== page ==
Still, the book garnered generally good reviews and was the best-selling comic book of the last year – selling almost half a million copies. Some prominent black French praised it as an important cultural moment.

For Jean-Pascal Zadi, a director whose parents immigrated from Côte d’Ivoire, the book was a sign that France was moving, albeit slowly, “in the right direction”.

“France is the old lady who does her best and who, because things change too much around her, is forced to adapt,” Zadi said. “Incredible movements are taking place, people feel free to speak up, and there you have it, France must go with the flow. France has no choice.

Mr Zadi, 40, said “A Cowboy in High Cotton” was the first comic he had read since he was a child. He had suddenly stopped reading the genre when, one day about three decades ago, his older sister brought home a copy of “Tintin in the Congo”.

Published in 1931 as the second book in the Tintin series, he takes Tintin, reporter, and his faithful dog, Snowy, to what was at the time a Belgian colony. In what amounts to an apology for colonialism, Tintin is the voice of reason and enlightenment while the Congolese are portrayed as childish, uncivilized and lazy. Most of the black figures are drawn the same way, with exaggerated red lips and charcoal black skin; even Milou speaks better French.

The book has long been the subject of fierce debate, even in the Congo itself, and has occupied an unusual place in pop culture: still one of the bestsellers among children’s comics, “Tintin au Congo” embodied also the classic comic racist portrayal of black characters in books.

In all the genre, if black characters appeared, they were in the same racist mold. In “Going up the Mississippi,” published in 1961, the black characters in Lucky Luke’s book mostly look alike, hang out singing and sleep at work. In Asterix, the only recurring black character is a pirate named Baba who cannot pronounce his rs; in a book by Asterix published as recently as 2015, the black characters are drawn “in the classic neocolonialist tradition”, according to the magazine L’Express.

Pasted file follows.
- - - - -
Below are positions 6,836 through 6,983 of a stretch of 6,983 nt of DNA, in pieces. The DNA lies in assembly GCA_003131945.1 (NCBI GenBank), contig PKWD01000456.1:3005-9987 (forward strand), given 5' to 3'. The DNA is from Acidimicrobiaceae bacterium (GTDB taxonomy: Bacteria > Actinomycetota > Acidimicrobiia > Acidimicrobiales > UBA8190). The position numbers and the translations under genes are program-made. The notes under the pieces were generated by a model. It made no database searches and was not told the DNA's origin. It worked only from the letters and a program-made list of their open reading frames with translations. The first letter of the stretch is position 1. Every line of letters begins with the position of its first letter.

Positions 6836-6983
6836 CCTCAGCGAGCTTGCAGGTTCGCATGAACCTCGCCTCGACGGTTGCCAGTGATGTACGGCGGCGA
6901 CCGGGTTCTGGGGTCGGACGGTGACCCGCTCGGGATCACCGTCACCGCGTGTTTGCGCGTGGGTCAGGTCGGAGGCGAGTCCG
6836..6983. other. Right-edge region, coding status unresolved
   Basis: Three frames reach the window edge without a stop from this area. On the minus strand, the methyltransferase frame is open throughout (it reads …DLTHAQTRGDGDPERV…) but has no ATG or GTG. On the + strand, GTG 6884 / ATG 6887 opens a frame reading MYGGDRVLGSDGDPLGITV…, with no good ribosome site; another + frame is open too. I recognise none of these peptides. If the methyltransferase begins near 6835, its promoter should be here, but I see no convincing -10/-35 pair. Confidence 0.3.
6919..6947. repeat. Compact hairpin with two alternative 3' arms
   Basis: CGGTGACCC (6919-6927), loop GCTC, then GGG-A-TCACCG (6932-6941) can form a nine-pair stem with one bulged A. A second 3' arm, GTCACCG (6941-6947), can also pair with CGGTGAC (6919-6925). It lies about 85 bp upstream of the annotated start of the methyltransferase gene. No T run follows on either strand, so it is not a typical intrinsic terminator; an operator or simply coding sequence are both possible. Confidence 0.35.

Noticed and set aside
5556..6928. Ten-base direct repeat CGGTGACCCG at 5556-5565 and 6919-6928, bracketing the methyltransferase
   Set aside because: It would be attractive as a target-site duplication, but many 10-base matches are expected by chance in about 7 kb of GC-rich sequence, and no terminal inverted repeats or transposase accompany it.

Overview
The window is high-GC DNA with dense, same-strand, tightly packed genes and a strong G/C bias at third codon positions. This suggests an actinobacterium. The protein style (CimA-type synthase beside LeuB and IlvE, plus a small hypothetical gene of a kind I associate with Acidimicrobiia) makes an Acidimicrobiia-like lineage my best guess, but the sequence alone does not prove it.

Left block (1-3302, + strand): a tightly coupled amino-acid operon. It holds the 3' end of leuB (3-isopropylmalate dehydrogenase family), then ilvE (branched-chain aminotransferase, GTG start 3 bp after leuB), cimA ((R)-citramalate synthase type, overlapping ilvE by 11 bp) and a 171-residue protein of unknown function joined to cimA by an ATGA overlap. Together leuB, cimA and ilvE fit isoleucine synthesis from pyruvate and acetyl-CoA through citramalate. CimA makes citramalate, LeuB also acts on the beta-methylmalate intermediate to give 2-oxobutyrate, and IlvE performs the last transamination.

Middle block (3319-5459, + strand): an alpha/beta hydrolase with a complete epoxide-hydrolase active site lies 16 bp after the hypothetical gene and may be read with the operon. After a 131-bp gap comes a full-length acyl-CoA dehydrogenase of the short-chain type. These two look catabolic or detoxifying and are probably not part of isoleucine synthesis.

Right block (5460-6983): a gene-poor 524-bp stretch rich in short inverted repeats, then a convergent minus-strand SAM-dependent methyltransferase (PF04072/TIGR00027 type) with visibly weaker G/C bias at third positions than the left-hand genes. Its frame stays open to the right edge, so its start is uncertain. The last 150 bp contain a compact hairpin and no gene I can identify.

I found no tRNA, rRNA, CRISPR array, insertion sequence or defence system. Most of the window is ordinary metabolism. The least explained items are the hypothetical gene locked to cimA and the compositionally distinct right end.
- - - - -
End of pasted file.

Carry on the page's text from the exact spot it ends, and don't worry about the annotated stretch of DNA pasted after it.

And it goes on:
It’s not like the change never happened. In 1983, the trademark cigarette between Lucky Luke’s lips was replaced with a blade of grass – following pressure from Hanna-Barbera, the American studio that turned comics into cartoon.

Pierre Cras, French historian and comic book specialist, said the traditional portrayal of blacks as “savage” and “indolent” was meant to justify the “civilizing mission” of colonialism in Africa. This enduring portrayal, even six decades after the independence of the former French African colonies, reflected the psyche of a nation that has yet to fully assimilate its colonial past, Mr Cras said.

“It’s extremely interesting that he managed to break free of it,” Mr. Cras said of Mr. Berjeaut’s work in “A Cowboy in High Cotton”.

Biyong Djehuty, 45, a cartoonist who grew up in Cameroon and Togo before immigrating to France as a teenager, said it wasn’t until adulthood that he realized how much representation tradition of blacks had affected him.